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Stop Being Too Hard on Yourself

August 11, 2015 Fay Agathangelou

Being too hard on yourself goes hand in hand with a low self-esteem. Learn to stop being too hard on yourself. Read this.

Stop being too hard on yourself because being too hard on yourself goes hand-in-hand with a low self-esteem. Signs of being too hard on yourself include excessive self-blame, self-criticism, negative self-judgement, self-punishment, and dwelling on your mistakes or flaws. Additionally, you may overlook or discount your positives. It is detrimental to your wellbeing and it’s important to stop it. Stop being too hard on yourself and build your self-esteem.

How to Stop Being Too Hard on Yourself

To stop being too hard on yourself, it’s important to be reasonable and treat yourself with respect. Empower yourself to make your life better rather than wasting your energy beating yourself up.

  • Have realistic expectations. Know that it’s okay to make mistakes because you’re human. Nobody’s perfect and life’s not perfect. You have to make mistakes to learn and grow, and life’s not always how you want it. Embrace your life’s journey and commit to learning and self-improvement. Focus your efforts on those things you can change.
  • Look for the lessons in everything. When something does go wrong, acknowledge the mistake, look for the lessons and stop beating yourself up over it. Some criticism can be justified at times, however, it’s important to keep it constructive and in perspective. Being too hard on yourself goes hand in hand with a low self-esteem. Learn to stop being too hard on yourself. Read this. Ask yourself what you’ve learned and what you can do differently next time. Think of stumbles as growth opportunities.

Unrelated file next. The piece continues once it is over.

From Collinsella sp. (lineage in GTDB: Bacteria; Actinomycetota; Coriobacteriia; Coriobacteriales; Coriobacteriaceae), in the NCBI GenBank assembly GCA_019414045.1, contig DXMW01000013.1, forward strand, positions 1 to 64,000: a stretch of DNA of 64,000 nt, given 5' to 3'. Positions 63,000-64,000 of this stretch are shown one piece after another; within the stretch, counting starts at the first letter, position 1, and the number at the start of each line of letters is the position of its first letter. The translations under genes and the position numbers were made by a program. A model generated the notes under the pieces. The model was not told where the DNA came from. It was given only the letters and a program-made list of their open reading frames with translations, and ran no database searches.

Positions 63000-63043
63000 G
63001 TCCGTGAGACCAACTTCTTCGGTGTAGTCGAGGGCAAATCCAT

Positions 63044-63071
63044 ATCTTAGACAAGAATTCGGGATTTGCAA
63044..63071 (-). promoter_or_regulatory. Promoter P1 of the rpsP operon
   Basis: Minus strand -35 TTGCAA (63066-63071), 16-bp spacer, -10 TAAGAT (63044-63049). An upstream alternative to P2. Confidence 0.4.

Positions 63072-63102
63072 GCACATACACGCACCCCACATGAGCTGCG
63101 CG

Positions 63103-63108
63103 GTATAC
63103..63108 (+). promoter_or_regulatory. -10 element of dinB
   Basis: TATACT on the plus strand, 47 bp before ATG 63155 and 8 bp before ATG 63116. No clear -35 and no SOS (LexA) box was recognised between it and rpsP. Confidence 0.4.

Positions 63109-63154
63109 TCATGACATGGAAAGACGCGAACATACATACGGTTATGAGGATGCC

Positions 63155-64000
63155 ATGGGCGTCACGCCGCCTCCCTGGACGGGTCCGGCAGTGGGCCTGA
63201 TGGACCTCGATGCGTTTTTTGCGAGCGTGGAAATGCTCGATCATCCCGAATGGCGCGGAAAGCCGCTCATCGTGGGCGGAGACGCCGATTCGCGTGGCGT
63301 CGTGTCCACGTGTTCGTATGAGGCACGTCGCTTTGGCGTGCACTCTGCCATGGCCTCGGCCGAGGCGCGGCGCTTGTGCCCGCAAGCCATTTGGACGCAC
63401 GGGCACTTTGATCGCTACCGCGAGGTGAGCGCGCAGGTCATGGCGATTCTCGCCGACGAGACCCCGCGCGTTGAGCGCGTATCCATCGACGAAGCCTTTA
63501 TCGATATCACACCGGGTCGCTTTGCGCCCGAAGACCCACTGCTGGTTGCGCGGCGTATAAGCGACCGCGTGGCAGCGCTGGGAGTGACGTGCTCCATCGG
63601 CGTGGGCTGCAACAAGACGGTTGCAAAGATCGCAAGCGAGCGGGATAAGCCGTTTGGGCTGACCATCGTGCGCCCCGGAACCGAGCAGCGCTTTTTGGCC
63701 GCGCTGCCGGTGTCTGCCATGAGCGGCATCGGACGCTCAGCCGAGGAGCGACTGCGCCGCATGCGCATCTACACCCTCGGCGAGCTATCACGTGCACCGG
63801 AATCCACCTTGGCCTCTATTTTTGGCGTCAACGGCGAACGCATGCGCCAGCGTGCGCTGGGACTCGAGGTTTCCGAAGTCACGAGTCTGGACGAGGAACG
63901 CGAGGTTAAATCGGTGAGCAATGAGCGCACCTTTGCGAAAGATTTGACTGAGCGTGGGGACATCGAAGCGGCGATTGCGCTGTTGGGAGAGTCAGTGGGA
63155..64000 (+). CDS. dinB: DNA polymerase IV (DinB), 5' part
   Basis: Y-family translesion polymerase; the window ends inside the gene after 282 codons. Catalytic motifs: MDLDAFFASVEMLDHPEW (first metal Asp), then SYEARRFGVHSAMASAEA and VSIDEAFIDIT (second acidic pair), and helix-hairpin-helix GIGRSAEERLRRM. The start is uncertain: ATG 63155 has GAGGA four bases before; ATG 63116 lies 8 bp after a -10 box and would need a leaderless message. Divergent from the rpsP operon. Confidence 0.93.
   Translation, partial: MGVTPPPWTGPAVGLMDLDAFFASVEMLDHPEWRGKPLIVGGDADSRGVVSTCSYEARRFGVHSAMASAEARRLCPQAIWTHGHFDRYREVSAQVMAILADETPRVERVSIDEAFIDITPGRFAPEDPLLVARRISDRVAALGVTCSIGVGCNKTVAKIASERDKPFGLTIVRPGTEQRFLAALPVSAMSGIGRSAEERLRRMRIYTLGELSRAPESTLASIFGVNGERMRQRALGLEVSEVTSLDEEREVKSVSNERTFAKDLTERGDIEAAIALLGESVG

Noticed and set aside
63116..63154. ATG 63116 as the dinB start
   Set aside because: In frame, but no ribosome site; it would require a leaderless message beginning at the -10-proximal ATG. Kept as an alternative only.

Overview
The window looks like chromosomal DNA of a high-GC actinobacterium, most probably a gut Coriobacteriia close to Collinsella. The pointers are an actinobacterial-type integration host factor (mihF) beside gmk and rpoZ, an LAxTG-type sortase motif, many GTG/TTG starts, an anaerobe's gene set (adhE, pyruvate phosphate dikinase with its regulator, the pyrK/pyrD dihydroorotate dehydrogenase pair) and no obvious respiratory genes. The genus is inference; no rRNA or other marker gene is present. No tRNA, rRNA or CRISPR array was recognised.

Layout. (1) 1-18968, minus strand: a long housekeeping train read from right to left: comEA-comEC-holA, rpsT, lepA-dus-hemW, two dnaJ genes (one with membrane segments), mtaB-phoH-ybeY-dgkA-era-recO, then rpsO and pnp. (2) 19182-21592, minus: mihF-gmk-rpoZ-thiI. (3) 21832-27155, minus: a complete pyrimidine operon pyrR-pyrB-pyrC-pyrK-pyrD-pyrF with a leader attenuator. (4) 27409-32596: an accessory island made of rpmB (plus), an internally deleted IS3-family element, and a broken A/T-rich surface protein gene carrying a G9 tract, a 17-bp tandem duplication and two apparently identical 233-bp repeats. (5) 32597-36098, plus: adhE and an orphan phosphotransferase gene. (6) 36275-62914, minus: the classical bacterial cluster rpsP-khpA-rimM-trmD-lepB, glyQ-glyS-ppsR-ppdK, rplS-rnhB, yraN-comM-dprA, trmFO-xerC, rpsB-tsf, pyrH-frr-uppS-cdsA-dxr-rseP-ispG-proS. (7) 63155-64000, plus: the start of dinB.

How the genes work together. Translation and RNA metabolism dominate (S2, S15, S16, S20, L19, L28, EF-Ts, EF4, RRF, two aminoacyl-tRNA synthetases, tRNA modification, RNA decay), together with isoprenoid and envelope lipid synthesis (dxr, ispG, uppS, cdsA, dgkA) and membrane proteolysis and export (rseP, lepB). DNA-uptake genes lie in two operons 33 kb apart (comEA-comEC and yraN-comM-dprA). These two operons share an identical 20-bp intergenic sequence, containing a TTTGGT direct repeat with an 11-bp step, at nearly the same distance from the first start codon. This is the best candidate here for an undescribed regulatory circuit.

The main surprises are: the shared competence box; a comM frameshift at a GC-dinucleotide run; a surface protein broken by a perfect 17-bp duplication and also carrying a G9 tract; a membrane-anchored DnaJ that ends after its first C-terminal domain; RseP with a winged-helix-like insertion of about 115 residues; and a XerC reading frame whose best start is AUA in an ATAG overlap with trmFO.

• Challenge your negative inner critic. Your thoughts and words matter, and negative thoughts distort your reality. There’s nothing to be gained from criticising yourself over and over again. Stop dwelling on your mistakes. It's a waste of energy, it’s disempowering and it will keep you stuck. Challenge the negativity and focus your energy on moving forwards.
  • Focus on the positives. There are always positives, however, you probably won’t see them when you’re too hard on yourself. You will have to make a conscious effort to see them. Ask yourself what you’ve done well, and the things that you like about yourself and your life. It might help to write them down, or use a journal.